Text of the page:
Enovate Medical CEO Nick Mendez says the company’s expansion in Tennessee makes sense because of Nashville’s massive health care economy. The Nashville Business Journal caught up with Mendez after Enovate announced a $13.1 million expansion of its U.S. headquarters in Murfreesboro, which is to create 410 jobs over the next four years. Although Nashville’s health care community traditionally falls more on the hospital management and provider end of the spectrum, Mendez said being near that side of the industry is a big advantage for a company like his. “Those folks are our customers,” Mendez said.
The state Senate is poised to vote on a $32.4 billion spending plan for the budget year beginning in July. The Senate Finance Committee voted 9-2 on Wednesday to advance the budget plan to a full Senate vote. The plan removes previously planned salary increases for teachers and state employees to make up for flagging state revenue collections. Senate Democratic leader Jim Kyle of Memphis argued that the spending cuts would not have to be as deep if officials were willing to tap the more than $1.7 billion stored in various reserve funds. The House version of the budget is also awaiting a floor vote.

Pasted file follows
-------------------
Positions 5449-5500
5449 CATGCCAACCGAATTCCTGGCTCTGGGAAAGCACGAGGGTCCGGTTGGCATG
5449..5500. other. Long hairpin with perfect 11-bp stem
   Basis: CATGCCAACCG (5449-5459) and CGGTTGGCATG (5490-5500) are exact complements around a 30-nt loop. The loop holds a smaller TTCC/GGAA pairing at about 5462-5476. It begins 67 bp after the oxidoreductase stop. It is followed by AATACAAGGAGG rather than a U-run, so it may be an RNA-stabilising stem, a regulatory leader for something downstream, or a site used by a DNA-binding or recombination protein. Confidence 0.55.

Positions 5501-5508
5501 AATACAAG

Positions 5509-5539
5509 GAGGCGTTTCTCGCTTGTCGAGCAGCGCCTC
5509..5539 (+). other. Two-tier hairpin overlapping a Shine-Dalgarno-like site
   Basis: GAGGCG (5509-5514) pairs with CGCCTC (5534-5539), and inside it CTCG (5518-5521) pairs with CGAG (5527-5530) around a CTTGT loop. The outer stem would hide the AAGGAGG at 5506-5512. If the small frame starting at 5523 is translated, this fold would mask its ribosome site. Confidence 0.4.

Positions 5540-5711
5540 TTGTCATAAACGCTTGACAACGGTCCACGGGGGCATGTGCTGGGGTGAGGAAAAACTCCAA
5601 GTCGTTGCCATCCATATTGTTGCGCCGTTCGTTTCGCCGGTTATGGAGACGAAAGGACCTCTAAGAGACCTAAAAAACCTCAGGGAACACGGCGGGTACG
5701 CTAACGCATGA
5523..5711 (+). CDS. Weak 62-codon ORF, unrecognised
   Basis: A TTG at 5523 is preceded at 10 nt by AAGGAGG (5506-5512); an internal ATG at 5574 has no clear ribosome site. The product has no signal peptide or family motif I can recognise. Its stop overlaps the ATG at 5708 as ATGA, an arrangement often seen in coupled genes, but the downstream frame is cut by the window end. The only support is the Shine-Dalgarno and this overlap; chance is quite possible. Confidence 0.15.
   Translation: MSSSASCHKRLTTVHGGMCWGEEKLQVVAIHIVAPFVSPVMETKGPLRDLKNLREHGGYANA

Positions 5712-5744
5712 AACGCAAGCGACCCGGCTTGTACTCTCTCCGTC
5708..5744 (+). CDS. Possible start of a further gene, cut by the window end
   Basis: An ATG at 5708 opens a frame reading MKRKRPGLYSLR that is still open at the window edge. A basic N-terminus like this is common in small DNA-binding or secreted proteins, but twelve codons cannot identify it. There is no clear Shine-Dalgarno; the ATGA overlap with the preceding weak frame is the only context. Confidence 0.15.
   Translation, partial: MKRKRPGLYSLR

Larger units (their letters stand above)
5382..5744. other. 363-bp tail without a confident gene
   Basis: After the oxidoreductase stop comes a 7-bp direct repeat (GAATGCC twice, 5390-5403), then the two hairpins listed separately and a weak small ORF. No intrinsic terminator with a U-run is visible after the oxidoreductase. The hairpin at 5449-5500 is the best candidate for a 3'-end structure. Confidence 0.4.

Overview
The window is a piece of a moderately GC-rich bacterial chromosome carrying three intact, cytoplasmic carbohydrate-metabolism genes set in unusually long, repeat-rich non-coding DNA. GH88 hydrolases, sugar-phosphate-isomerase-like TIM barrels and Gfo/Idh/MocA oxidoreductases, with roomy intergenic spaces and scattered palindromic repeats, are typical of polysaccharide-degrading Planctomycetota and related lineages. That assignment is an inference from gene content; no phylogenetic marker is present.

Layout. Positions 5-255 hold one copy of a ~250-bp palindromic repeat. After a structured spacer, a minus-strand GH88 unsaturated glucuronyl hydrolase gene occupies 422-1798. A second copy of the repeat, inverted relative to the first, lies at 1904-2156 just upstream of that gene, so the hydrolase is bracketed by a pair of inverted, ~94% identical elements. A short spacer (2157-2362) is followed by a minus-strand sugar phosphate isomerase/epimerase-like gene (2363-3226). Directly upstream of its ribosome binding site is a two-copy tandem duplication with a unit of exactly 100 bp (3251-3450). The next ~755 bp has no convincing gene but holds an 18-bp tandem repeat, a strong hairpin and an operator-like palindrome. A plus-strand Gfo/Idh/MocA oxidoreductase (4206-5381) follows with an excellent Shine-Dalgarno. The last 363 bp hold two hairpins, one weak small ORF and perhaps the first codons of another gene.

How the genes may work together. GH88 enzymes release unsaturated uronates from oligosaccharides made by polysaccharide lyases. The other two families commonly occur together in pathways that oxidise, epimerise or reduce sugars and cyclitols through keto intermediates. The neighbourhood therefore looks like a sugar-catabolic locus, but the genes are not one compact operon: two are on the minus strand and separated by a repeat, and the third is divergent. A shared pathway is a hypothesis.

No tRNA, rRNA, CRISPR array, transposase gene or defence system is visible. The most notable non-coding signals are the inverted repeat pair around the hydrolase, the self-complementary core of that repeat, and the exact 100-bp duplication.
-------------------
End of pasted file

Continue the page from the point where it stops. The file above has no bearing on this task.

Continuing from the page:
Republican legislative leaders have seemingly blocked Democratic efforts to include pay raises for state employees and teachers — contrary to Gov. Bill Haslam’s wishes — only to have a new effort launched from within the majority party’s ranks. House and Senate floor votes are scheduled today on Gov. Bill Haslam’s $32.4 billion state budget for the coming year. Legislative leaders plan to adjourn the 2014 session next week, perhaps on Tuesday. Both chambers generally followed Haslam’s wishes on the budget bill (HB2501), including his recent decision to eliminate pay raises for teachers and state employees that he had proposed in his February first draft.
Tennessee lawmakers overwhelmingly approved tight new limits on some cold and allergy medications after a lengthy debate over how to combat meth production in Tennessee. The state House voted 81-17 to pass legislation that would lower the maximum amount of pseudoephedrine that can be bought without a prescription to 48 tablets a month and 240 tablets a year. Lawmakers turned back an effort to impose even tougher limits, but they nonetheless agreed to slash the current cap of about 75 tablets a month. The vote followed more than 90 minutes of debate over how to regulate pseudoephedrine in ragweed-rich Tennessee.